# An object swings from the end of a cord as a simple pendulum with period T. An identical object oscillates up and down on the end of a vertical spring with the same period T. If the masses of both objects are doubled, how will the new values of the periods compare to T?

Nov 28, 2014

The period of a pendulum can be calculated by knowing the acceleration of gravity and the length of the pendulum.

$T = 2 \pi \sqrt{\frac{L}{g}}$

The mass of the pendulum doesn't figure into the equation. While it is true that twice as much force will be required to accelerate a mass that is twice as large, the gravitational force increases as we increase the mass.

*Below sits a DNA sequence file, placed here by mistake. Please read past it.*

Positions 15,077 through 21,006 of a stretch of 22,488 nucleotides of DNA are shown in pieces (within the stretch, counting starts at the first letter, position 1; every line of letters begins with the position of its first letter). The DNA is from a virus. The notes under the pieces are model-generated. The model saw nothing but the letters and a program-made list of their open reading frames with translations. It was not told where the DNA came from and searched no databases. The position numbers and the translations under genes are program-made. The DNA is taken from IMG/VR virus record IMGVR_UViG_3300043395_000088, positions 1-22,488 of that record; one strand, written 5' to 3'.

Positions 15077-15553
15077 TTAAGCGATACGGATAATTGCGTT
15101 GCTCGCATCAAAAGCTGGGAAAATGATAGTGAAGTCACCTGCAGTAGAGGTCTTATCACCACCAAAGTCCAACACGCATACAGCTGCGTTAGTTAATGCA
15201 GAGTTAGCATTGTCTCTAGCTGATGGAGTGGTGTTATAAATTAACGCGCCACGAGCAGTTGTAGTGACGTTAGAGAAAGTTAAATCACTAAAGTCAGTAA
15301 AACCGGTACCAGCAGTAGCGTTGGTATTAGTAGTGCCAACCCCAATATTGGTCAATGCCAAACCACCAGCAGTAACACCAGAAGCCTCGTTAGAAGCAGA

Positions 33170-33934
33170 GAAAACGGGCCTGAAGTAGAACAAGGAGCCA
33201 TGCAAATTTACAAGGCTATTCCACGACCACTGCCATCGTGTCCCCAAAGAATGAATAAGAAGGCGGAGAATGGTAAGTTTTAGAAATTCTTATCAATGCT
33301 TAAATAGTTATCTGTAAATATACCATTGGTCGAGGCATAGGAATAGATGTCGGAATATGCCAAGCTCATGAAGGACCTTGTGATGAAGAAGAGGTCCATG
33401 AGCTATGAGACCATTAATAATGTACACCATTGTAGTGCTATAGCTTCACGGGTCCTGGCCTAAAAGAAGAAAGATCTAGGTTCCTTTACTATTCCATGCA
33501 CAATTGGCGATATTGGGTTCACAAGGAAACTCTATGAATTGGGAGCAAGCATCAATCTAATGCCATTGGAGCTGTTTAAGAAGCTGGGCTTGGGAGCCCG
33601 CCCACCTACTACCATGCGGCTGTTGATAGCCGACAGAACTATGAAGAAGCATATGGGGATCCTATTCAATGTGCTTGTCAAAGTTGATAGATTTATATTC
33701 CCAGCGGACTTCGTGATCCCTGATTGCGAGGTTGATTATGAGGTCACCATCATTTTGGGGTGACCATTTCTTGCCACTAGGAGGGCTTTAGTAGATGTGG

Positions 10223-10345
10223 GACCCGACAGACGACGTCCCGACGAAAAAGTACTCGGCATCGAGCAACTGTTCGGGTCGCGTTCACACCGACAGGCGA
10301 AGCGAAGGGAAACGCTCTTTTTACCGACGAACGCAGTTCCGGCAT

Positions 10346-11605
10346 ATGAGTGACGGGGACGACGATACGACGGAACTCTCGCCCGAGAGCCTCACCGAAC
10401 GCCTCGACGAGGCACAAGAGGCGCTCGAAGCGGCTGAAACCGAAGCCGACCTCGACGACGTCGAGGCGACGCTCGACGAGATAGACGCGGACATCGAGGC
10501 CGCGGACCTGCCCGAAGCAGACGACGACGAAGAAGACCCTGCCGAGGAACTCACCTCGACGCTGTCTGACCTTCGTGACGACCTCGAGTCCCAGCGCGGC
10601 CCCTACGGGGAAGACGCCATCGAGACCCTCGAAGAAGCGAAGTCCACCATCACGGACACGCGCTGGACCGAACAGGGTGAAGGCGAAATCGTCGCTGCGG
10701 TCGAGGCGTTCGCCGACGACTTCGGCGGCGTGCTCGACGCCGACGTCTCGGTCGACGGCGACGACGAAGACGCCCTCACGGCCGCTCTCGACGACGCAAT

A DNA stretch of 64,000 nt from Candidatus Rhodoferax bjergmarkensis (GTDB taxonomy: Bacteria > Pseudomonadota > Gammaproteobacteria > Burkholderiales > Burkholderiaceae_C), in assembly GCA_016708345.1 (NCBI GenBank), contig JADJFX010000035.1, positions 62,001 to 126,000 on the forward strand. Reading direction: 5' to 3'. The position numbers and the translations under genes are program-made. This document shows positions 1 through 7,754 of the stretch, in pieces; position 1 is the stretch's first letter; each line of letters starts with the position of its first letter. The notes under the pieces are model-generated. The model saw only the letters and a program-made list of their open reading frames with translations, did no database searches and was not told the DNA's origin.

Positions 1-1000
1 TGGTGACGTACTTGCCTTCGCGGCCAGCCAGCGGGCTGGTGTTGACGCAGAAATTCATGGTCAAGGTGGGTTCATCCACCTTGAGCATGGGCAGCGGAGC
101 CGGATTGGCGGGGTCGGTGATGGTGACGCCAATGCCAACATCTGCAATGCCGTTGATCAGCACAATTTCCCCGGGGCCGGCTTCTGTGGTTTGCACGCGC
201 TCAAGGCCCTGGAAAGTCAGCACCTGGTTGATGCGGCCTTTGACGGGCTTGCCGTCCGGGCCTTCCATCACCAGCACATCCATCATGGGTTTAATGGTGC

The period of a simple spring depends on the spring constant $k$ and the mass $m$.

$T = 2 \pi \sqrt{\frac{m}{k}}$

Where m is the mass of the object and k is the spring constant. If we replace m with 2m, we can calculate that the period will increase by $\sqrt{2}$.

$T ' = \sqrt{2} T$ for the spring-mass system.